The article is very much worth reading in full.

In my view having bases in a country involves the US in (or exposes the US to, if you prefer) local politics, one way or another. US military involvement in local politics, including in Africa, is nothing new. But it is worth pointing out, time and again, that most of the key partner countries for the military in Africa are run by presidents/prime-ministers-for-life: Ethiopia’s Meles Zenawi (in power since 1995), Burkina Faso’s Blaise Compaore (in power since 1987), Uganda’s Yoweri Museveni (in power since 1986), Djibouti’s Ismael Omar Guellah (in power since 1999), etc. The contradictions between such partnerships and stated US ideals of democracy promotion are now so familiar as to be hardly worth mentioning. A more pragmatic point may be that the stability won through decades of rule by one person or clique can often prove quite brittle when put to the test. Sub-Saharan African leaders who faced strong protest movements in 2011 (or in years previous) tended, unlike their Tunisian and Egyptian counterparts, to survive those tests (this includes Compaore), but sub-Saharan African protest movements have at least shown the potential for serious tension to break out in places where the Pentagon might not have expected it to. The example of how the 2008 coup in Mauritania disrupted US operations there merits reflection.

I have not seen much of a reaction to the Washington Post story in different African countries’ online press so far, save this article on a Malian site (French). The Nigerian papers often track US news quite closely, so we will see if they pick up this story in the coming days.

Conditions Facing Malian Refugees in Mauritania, Niger, and Burkina Faso

In April, Doctors Without Borders/Medecins san frontieres estimated the number of people displaced by the fighting in northern Mali at 260,000 – roughly half of them inside Mali, and roughly half in Mauritania, Burkina Faso, and Niger. A May estimate from the same  group put the number of refugees outside Mali at 160,000, while another estimate from the United Nations has   the numbers at 64,000 refugees in Mauritania, 61,000 in Burkina Faso, 41,000 in Niger, and 30,000 in Algeria.

Despite the efforts of governments and relief agencies, the refugee crisis poses severe problems for a region already wracked by drought. Coming rains, ironically, may cause difficulties in sheltering refugees. Climate Wire warns of a potential “breaking point,” when food-stressed local communities would begin to oppose giving resources to refugees. The situation is a humanitarian crisis.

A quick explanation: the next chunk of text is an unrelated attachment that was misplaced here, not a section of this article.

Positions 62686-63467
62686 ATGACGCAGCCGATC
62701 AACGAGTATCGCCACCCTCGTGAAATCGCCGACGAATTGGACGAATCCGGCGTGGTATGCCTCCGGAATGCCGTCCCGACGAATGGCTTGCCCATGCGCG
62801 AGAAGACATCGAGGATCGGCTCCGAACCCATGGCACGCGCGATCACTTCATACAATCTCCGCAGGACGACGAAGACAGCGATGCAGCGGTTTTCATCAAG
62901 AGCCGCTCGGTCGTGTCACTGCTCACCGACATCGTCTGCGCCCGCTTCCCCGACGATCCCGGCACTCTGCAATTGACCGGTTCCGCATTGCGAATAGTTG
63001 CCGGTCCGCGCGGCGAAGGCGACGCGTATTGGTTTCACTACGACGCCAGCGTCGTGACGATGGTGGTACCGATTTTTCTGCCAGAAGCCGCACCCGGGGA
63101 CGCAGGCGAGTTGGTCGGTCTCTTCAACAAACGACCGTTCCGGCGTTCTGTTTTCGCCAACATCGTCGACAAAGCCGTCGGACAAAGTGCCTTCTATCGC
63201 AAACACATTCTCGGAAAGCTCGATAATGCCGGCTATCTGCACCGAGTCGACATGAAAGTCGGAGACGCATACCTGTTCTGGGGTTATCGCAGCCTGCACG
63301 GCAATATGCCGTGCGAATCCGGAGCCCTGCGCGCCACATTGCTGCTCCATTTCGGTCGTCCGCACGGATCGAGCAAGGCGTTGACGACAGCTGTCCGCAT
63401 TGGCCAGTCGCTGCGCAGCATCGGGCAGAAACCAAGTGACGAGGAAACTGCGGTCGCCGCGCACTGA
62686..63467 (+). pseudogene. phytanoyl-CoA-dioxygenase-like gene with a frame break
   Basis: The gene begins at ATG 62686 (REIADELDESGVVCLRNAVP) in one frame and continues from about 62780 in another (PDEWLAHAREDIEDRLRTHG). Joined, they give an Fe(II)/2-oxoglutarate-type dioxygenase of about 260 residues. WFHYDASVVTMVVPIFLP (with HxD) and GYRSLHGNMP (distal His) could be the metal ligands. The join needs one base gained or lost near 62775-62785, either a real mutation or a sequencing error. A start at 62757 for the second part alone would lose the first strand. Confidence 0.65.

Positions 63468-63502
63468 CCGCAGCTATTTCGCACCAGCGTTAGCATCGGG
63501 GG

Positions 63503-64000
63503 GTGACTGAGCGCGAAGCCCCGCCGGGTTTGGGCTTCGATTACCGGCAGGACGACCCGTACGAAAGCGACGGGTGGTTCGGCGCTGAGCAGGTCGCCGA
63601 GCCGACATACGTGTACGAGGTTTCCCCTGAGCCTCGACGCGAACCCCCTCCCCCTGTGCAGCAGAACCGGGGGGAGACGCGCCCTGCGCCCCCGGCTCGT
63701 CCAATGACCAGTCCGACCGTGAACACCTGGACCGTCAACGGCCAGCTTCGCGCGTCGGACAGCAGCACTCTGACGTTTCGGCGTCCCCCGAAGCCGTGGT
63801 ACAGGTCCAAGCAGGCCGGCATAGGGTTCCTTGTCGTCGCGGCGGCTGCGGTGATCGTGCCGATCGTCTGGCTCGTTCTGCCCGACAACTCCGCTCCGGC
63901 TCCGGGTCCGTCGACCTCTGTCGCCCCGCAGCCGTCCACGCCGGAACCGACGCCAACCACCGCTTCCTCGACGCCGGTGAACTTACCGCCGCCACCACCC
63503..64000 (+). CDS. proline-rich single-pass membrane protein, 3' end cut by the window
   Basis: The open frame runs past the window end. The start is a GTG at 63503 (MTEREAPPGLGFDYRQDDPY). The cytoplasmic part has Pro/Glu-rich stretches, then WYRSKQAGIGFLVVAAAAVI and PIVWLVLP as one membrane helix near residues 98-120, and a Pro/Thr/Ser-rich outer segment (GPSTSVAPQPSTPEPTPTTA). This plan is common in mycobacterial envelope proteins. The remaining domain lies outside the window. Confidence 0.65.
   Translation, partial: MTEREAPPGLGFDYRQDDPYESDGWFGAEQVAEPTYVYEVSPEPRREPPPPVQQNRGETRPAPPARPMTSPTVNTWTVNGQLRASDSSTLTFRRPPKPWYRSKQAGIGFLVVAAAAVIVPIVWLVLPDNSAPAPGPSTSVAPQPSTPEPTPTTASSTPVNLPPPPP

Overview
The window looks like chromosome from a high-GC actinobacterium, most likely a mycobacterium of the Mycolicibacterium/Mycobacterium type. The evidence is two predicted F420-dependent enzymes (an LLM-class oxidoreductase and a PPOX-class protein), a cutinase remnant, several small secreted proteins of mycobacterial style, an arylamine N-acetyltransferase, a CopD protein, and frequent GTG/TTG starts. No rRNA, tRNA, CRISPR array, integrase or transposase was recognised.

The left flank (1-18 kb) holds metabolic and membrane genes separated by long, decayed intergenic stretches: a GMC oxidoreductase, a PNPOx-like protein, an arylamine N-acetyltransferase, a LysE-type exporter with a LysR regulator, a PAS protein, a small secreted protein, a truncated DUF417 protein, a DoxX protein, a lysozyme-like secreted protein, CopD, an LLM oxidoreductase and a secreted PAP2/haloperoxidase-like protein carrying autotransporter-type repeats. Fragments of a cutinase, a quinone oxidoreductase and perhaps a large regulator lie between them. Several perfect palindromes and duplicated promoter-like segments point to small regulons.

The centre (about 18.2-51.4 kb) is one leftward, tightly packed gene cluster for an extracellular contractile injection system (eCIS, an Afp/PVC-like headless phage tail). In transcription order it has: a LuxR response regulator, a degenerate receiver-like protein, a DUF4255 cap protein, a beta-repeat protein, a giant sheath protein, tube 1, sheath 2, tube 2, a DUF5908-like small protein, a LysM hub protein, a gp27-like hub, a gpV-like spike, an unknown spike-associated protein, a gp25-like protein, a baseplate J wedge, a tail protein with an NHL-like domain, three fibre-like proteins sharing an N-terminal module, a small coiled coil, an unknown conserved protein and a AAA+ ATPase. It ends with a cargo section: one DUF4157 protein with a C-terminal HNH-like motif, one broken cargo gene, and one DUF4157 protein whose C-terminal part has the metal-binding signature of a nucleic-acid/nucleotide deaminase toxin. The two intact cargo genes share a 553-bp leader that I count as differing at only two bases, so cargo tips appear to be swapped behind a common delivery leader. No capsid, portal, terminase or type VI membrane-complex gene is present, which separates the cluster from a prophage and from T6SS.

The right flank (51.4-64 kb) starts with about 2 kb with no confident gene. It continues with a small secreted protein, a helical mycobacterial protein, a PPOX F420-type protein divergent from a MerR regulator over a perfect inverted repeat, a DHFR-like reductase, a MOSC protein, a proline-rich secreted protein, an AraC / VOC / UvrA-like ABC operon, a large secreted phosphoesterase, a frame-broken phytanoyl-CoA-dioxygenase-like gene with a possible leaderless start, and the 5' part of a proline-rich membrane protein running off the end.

Here are some excerpts from news reports on how refugees are faring in Mali’s neighbors.

Mauritania:

Malians sheltered at Camp Mbere [estimated refugee population: 75,000] in northeast Mauritania face food shortages and other troubling realities as more and more displaced victims arrive.

Abou Bakr Ould Sidi and his family were among the first Touaregs to escape fighting between rebels and the army in northern Mali in January.

“Camp Mbere’s guests, displaced by war in northern Mali, are suffering poor conditions and challenges on a daily basis,” Ould Sidi told Magharebia. An allotment of 5 bags of oil, sugar, 4 kg of rice and a few bags of peanuts per person per week was not enough to prevent malnutrition, he added.

UNHCR, the Mauritanian Commissariat of Food Security and the International Fund for Food Security are all working to address these problems.

More on Mbere, with photographs, here.

Burkina Faso:

More than 60,000 refugees have fled Mali’s troubled north to Burkina Faso, where nearly three million people are already facing dangerous food shortages after poor rains and a failed harvest this year. The compound crises are straining relief efforts for the refugees, as well as local communities.

In northern Burkina Faso, near the Malian border, thousands of refugees have settled here in Mentao Camp, including Basséta Waleta Sidi and her family.

“We fled the violence and the killing in Mali. We are safe now, but the future is uncertain,” said Sidi.

Aid organizations are supplying food and medical attention. But Sidi, who has one child and is seven months pregnant with another, is worried about malnutrition.

“All we eat here is rice and oil, which we are not used to,” added Sidi. “And the amount is not enough, even for one child.”

Many refugee children in Burkina Faso also lack access to schools. For more on Burkina Faso, see this important but somewhat dated article from March.

Niger:

Already hard hit by a poor growing season in 2011-2012, with rain at the wrong time and in all the wrong places, the population of North Tillabéry in Niger now has to share its meagre resources with the many refugees arriving from Mali.

According to the authorities in Niger, more than 30,000 Malians from the Ménaka area and an estimated 8,000 Niger nationals living in Mali have found refuge in Niger since the beginning of the year, fleeing the fighting between government forces and armed groups.

Amanita Walid, from Ménaka, arrived in Niger with nothing but the clothes on her back. Members of her family and other people she knew ended up scattered across several sites. Despite the difficulties, she had a genuine sense of security: “The real change when we arrived here was not hearing any more gunfire.”

The group Plan International has produced a video on Malian refugees in Niger. I leave you with that: